Jeans and jumpers/sweaters are the two products with high growth rate in recent years. Jeans’ export has the growth rate of 10% in 2015. In 2014, knitted wear, jumpers, sweaters and trouser witnessed a strong growth of 22%, 18% and 21% respectively. In 2015, although these categories still grow at high rate, the growth percentages has been slightly declining to 14%, 12% and -3% corresponding. On the other hand, jeans witnessed an impressive growth rate of 10%. The reason is that China, the world’s largest jeans manufacturer, launched a new policy that restricted the production of jeans. This made investors have been eyeing Vietnam as an alternative source. It is an opportunity for Vietnam to become a manufacturing hub for jeans and woven products.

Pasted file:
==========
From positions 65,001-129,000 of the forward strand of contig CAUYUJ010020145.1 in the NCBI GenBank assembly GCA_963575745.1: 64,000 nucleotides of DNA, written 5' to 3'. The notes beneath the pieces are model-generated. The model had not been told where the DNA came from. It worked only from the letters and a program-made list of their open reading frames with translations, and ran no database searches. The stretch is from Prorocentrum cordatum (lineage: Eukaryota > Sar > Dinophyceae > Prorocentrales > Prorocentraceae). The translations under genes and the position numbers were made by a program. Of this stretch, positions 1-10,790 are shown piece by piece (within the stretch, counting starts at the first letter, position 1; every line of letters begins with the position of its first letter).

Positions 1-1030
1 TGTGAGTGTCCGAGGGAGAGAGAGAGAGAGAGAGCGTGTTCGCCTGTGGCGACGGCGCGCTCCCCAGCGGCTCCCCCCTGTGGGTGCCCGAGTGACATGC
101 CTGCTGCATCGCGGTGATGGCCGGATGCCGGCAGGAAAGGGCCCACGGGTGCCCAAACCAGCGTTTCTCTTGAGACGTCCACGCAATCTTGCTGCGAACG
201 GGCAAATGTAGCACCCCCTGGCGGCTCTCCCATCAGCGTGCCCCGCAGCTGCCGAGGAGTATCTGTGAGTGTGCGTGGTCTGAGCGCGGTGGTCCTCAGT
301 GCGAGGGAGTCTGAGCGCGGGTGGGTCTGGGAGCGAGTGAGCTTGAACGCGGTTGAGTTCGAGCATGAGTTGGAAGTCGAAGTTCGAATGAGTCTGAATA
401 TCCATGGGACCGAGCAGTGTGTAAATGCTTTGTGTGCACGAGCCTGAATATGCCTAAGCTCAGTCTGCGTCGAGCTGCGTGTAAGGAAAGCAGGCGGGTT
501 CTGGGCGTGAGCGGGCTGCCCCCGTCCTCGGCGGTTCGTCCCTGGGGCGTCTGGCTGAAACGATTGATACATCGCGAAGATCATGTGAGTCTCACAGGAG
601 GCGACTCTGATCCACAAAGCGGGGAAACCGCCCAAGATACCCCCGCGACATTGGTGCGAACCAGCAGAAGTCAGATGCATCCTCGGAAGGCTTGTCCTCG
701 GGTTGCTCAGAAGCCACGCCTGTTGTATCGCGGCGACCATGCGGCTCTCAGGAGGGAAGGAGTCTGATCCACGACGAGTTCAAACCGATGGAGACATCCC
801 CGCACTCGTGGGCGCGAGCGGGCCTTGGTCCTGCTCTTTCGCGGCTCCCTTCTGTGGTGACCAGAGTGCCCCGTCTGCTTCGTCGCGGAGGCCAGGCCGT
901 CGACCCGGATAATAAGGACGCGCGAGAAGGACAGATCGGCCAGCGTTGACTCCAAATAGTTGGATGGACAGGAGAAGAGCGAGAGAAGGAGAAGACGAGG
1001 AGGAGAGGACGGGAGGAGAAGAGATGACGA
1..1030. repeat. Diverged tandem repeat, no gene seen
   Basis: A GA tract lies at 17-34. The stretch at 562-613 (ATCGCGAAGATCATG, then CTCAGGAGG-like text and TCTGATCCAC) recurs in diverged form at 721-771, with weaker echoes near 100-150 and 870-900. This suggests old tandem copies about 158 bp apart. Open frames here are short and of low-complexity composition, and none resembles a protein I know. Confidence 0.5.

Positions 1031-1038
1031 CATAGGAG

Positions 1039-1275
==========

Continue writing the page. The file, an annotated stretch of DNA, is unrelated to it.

Vietnam Garment Export Structure

Key manufacturers

Vietnam has about 6,000 textile companies, with the labor force accounts for 5% of the total national workforce. Most companies are located in the South (62%), the rest mostly in the North. Besides, FDI contributed increasing export value in recent years. In 2014, the proportion of FDI enterprises is more than 60% of total exports.

Vietnam National Textile and Garment Group (Vinatex) is the biggest player with 15.7% of the export market share. Top 5 Vietnamese OEM manufacturers in Vietnam includes: Viet Tien Garment Corporation, Phong Phu Corporation, Nha Be Garment, Hoa Tho Garment, Garco 10.

Example of brands sourcing in Vietnam & Sourcing location

Key strength